Volunteer of the Month: Rachael P.

It’s no secret that Cat Town has the greatest volunteers around. Rachael P. is an integral part of our team, helping with things like our Case Management Program and socializing members of our Forgotten Kitten Project. She even serves as an unofficial Cat Town ambassador, spreading the word about the organization to her Lyft and Uber passengers.

I talked with Rachael about what draws her to volunteering and why she thinks families in particular should consider fostering. Without further ado, let’s get to know Rachael P.!

Rachel uses play to help our Forgotten Kittens build confidence. Photo by Cathy Niland.

Rachel uses play to help our Forgotten Kittens build confidence. Photo by Cathy Niland.

Larissa C.: How did you get involved with Cat Town?

Rachael P.: When I first moved to Oakland, my partner and our kitties were still living in Michigan. I visited Cat Town to get my kitty fix and then signed up to volunteer. After the volunteer orientation, I emailed staff begging them to let me foster since I had a completely empty apartment without furniture and wanted the company. Cat Town was happy to oblige!

LC: Have you been a cat person your whole life?

RP: Yes! I love animals in general—the complexity of cats just speaks to me more though. I enjoy a challenge and building a connection with a living creature.

LC: Do you have cats at home?

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RP: My partner and I have three cats at home. Sweetie is our senior lady and my partner’s childhood cat. Fenrir and Mush Mush were our first and only #fosterfails.

LC: What role do you play, or have you played, at Cat Town?

RP: I strive to play any role that is most needed at the time. Primarily I volunteer in the Adoption Center Studios socializing cats and support Cat Town’s Case Management Program. Additionally, I try to support staff with research and capacity building efforts to best serve our kitty and human community.

Cat Town offers many diverse opportunities to volunteer. My experiences have ranged from fostering kitties, painting the walls, deep cleaning studios, and asking for in-kind donations.

My favorite informal role is being a Cat Town Uber/Lyft ambassador. About 75% of my rideshare rides become a pitch for visiting Cat Town and sharing information about the mission. Anyone can do it and it is a guaranteed conversation starter!  

LC: What do you love most about volunteering?

RP: I really love the human/cat community and the environment at Cat Town. Although each day brings highs and lows, I am always inspired by the dedication and passion of the staff and other volunteers.

Additionally, I enjoy listening to people who have been to Cat Town and its impact on their life. Last week, a woman told me, completely unprompted, that she asked her potential dates if they would like to go to Cat Town for their first outing. She said it was a great test to see if the date had long-term potential. How many places can have that same claim to fame?


LC: You’ve done a lot to help socialize members of our Forgotten Kitten Project. What is something you’ve learned about under-socialized cats and kittens that people might not expect to be true?

RP: Generally, people do not expect under-socialized cats and kittens to become more socialized in our cage-free setting. While the Cat Zone concept may not work for every cat, it does simulate an intense version of a bustling home environment. Socialization is more effective when there are more confident cats for the less confident cats to learn from. There are some amazing examples like Suzy! When she first arrived, I sat with her in the studio space and offered her treats. She was very fearful. When she moved to the Cat Zone, she made significant progress.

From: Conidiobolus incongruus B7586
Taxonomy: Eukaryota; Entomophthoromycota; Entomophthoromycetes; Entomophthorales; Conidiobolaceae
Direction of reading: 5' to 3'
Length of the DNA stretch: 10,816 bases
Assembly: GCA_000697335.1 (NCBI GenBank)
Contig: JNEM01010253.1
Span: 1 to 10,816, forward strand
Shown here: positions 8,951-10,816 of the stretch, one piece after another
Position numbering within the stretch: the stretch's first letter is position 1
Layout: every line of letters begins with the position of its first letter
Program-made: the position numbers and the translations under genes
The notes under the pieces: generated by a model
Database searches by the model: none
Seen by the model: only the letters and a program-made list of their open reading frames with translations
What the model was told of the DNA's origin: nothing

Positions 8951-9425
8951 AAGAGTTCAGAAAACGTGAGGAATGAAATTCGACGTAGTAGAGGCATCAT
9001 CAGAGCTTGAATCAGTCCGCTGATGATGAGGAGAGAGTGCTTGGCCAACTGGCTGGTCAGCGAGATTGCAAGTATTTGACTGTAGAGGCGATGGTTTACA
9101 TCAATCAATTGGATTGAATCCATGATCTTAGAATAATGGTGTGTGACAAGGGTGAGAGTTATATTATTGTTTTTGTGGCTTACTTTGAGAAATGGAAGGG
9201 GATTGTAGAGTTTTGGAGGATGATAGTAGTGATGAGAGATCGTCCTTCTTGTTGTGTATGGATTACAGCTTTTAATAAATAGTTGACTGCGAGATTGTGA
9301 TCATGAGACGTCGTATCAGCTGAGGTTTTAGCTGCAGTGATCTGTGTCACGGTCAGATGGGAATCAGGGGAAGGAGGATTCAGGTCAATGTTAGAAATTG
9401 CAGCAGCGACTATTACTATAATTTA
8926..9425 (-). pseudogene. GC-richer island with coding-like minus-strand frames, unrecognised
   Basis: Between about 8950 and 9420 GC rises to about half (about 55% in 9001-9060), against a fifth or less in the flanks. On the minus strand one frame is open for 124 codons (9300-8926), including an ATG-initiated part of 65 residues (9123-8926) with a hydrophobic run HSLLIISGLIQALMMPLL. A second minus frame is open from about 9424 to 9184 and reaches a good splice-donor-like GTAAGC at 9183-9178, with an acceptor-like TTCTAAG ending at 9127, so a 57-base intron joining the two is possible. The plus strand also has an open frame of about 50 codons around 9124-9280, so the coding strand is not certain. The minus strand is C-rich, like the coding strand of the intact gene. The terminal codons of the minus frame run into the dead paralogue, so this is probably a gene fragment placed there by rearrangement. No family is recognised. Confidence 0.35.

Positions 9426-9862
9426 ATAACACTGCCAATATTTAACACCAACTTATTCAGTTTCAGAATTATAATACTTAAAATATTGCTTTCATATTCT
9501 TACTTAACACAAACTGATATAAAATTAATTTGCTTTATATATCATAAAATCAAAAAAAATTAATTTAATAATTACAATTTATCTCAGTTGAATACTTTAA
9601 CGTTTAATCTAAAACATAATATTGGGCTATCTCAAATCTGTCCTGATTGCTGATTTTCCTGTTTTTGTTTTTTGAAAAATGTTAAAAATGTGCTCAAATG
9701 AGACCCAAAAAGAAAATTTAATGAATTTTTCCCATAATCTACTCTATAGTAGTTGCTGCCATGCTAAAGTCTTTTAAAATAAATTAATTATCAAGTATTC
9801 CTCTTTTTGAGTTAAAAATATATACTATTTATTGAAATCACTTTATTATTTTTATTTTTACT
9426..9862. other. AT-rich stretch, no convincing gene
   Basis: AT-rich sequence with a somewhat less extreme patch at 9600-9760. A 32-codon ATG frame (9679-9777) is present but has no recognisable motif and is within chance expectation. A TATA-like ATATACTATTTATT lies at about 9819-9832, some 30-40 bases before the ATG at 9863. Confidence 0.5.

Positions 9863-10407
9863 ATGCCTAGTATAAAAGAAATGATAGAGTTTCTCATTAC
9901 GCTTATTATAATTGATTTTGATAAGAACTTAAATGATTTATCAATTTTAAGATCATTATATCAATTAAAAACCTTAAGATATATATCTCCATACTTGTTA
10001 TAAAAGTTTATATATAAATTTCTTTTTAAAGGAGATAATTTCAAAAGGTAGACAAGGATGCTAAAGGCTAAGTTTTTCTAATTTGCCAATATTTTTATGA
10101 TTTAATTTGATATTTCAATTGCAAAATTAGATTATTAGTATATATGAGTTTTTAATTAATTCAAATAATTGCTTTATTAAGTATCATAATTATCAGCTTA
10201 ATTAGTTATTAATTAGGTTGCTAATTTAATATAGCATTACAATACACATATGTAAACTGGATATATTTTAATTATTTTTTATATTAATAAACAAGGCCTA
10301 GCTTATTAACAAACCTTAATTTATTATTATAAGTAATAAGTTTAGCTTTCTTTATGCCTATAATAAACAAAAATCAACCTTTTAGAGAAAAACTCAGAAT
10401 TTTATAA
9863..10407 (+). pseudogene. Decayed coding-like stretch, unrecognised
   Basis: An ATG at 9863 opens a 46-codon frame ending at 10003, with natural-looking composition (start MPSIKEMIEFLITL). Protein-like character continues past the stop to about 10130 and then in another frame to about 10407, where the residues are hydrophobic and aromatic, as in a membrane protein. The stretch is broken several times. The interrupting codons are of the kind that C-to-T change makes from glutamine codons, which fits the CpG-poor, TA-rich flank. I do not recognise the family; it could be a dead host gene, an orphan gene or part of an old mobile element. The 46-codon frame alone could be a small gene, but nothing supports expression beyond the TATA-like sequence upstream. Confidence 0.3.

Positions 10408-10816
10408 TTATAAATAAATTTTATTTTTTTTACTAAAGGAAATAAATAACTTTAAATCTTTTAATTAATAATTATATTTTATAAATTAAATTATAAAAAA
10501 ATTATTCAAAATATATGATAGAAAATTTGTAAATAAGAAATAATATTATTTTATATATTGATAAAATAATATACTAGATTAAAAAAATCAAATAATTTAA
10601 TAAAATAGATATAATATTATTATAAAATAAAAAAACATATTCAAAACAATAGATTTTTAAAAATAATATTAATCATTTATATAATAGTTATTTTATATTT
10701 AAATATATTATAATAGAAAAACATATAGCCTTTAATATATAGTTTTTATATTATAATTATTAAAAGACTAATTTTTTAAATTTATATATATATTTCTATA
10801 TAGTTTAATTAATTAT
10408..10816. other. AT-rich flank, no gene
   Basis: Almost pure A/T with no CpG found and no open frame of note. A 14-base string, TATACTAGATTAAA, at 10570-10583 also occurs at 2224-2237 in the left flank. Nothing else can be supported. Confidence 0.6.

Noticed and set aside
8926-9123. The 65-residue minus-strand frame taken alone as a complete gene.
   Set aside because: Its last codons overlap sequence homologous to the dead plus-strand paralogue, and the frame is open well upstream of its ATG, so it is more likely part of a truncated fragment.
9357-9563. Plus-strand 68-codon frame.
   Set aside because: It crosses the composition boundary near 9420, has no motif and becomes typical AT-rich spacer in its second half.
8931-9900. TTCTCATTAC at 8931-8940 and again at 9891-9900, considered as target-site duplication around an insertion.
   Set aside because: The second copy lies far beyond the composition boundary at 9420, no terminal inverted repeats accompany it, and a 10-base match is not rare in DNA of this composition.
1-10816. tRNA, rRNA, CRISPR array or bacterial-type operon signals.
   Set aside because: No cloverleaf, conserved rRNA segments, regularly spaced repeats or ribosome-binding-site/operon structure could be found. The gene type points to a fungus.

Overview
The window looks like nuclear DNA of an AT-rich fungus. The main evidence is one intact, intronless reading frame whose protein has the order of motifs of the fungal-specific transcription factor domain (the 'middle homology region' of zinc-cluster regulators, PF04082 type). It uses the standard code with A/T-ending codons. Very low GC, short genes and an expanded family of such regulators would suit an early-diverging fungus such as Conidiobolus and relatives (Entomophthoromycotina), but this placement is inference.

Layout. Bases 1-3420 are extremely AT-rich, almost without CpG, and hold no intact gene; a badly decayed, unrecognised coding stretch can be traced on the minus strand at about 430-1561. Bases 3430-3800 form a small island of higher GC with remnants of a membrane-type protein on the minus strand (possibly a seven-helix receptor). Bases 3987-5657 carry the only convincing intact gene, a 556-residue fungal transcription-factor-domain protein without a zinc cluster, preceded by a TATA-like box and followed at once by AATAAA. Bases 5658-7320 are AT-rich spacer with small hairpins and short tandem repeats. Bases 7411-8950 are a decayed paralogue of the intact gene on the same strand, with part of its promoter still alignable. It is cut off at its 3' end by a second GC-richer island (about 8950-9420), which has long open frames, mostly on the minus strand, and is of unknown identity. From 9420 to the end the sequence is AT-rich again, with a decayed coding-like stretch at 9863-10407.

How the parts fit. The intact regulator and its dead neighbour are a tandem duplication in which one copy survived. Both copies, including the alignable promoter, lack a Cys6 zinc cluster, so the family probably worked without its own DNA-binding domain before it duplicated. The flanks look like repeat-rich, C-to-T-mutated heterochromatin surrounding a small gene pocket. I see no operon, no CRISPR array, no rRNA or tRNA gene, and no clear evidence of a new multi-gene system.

LC: What is your favorite thing about working with vulnerable shelter cats?

RP: Seeing the progress! Every cat is so different and needs their own approach. Sometimes the kitties are agitated in the shelter and just need a new environment. Other times kitties may be easily overstimulated and might benefit from food puzzles or clicker training. Each adoption is a celebration.

LC: Why would you encourage people to adopt an under-socialized cat or kitten?

RP: Two of our kitties were under-socialized kittens. You build a stronger and more intimate bond with these kitties. There are so many special landmark moments: the first time they eat in front of you, the first time they lean into your hand for cheek scratches, the first purr, and watching them become more confident every single day.  


LC: As someone who has fostered for Cat Town, what would you say to someone who’s interested in fostering a cat, but hasn’t fostered before?

RP: Do it! Frequently people tell me they could never foster because they would love the kitty too much to let them go. Fostering is one of the most powerful experiences you can have because it is entirely about investing your energy into a cat who is eventually going to their forever home. This act teaches another type of love—it is about patience and knowing you are impacting a life without necessarily directly benefiting from your efforts.

I highly recommend fostering to families with kids. It is a great way to teach children responsibility and how to compassionately interact with different cats. I started fostering as a teenager and I still cry every time I say goodbye. It is worth it every single time.  

Interested in joining Team Cat Town and helping us save Oakland’s vulnerable and under-socialized cats? There are many volunteer opportunities available, including helping with transportation, outreach and adoption events, fundraising, and more! You can start with completing a volunteer application form or emailing info@cattownoakland.org to see how you can get involved and start making a difference today.